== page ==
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Canada's largest grocery retailer expects more customers will shop at its discount chains in the coming months as it continues to see food inflation rise.
Loblaw Companies Ltd., which reported financial results for the 16-week period ending Oct. 9 on Wednesday, says it expects more customers to turn to its discount chains such as No Frills as rising costs and supply chain issues continue to persist in the post-pandemic recovery.
"There is meaningful commodity price pressures... and then there's labour supply pressure and those two things are creating substantial challenges for our manufacturing base," Loblaw president and chairman Galen Weston said on a conference call with analysts Wednesday. Those challenges may result in higher prices and certain items being out of stock.
"What we expect is with the continued inflationary pressures and the continued journey to normal, pre-pandemic behaviour (that) the discount business will continue to build volume," Weston said, adding that sales at the company's discount businesses are close to surpassing sales at its conventional brands such as Loblaws.
"It's basically a trend that's been continuing since the opening up of the country in mid-summer," he said.
Inflation is on the rise in Canada, with Statistics Canada on Wednesday reporting the largest gain since February 2003. The Consumer Price Index (CPI) rose 4.7 per cent on a year-over-year basis in October, with prices up in all eight major components, including food. Meat products were up 9.9 per cent, while fresh or frozen beef climbed 14 per cent. Processed meat increased 8.5 per cent, which includes a 20 per cent jump for bacon.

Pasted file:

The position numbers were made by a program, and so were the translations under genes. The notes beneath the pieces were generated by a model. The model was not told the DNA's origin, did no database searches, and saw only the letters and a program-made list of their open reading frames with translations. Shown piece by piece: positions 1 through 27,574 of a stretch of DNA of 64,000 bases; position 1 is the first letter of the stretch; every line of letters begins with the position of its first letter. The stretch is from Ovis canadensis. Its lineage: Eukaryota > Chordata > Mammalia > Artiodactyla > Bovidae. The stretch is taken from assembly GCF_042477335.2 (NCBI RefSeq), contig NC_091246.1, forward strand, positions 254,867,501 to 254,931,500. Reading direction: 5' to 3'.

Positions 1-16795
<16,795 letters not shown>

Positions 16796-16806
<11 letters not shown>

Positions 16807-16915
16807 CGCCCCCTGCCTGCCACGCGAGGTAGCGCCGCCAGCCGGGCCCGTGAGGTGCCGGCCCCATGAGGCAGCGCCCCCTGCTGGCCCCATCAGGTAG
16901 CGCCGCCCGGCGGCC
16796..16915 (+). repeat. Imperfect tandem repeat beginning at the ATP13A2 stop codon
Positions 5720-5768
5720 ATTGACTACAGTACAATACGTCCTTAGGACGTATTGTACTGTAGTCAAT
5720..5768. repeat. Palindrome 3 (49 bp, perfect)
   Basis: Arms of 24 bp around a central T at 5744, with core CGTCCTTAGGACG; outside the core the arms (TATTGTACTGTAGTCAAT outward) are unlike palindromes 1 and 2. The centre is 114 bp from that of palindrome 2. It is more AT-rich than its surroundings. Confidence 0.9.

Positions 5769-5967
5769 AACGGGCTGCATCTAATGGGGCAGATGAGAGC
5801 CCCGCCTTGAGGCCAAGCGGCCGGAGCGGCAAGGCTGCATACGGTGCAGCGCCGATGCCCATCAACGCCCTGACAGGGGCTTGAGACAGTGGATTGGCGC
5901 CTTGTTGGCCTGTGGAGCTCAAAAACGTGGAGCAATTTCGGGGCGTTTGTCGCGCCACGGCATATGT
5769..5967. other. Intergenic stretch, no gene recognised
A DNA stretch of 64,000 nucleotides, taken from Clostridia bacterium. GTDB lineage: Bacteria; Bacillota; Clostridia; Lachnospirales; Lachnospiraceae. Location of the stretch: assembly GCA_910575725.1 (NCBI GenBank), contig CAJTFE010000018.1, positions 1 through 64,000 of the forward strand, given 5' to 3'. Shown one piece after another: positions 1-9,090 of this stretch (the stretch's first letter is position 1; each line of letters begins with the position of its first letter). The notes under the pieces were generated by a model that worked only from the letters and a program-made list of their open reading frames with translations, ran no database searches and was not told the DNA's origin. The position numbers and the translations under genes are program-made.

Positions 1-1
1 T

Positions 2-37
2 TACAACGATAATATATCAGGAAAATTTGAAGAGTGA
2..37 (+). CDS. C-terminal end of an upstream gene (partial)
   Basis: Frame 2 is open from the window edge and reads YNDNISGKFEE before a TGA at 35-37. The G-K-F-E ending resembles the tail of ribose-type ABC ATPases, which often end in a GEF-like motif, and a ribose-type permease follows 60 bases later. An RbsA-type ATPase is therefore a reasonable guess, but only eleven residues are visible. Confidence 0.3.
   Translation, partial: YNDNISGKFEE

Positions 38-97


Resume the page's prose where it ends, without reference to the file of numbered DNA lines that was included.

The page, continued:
Loblaw didn't disclose the rate of inflation it is currently seeing but says its internal measures of inflation were "slightly higher" than the average quarterly national food price inflation of 2.6 per cent as reported by the CPI. The company says it combines several metrics to measure food inflation, including CPI. Statistics Canada calculates food inflation by tracking price changes based on a fixed basket of goods that is adjusted for quantity and quality, and updated as consumer preferences change.
On Wednesday, Weston described the inflation situation as "volatile", and said the company is seeing customers respond more to promotional activity than it did through the COVID-19 pandemic.
"We are seeing a change in customers shopping more often in our discount businesses, and we are seeing the one-to-one promotional tools being deployed across the business performing much better today than they were in an environment when there was very little crisis sensitivity," Weston said.
"Our strategy would indicate that we are more able to deploy promotions against specific price-sensitive customers with specific price-sensitive items than we would have been the last time we had this kind of inflation."
Loblaw is not alone when it comes to dealing with food inflation. Metro CEO Eric La Flèche says food manufacturers are experiencing inflationary pressures and have started to pass along those cost increases to grocers.
"There are cost increases coming because of commodity issues, weather issues, and labour costs at the vendor end," he told analysts during a conference call on Wednesday.
"We're working hard to contain those costs and make sure that we are market competitive."
While it deals with inflationary pressures, Loblaw beat analyst expectations as revenue hit $16.05 billion, up from $15.67 billion last year. Loblaw's same-store sales, a key metric in the retail industry, were flat in the third quarter, increasing by 0.2 per cent, as more people ate outside their homes compared to 2020. At the same time, same-store sales at its drug retail business grew 4.4 per cent, driven by strong beauty sales as more people returned to workplaces and normal routines.
With files from The Canadian Press
Alicja Siekierska is a senior reporter at Yahoo Finance Canada. Follow her on Twitter @alicjawithaj.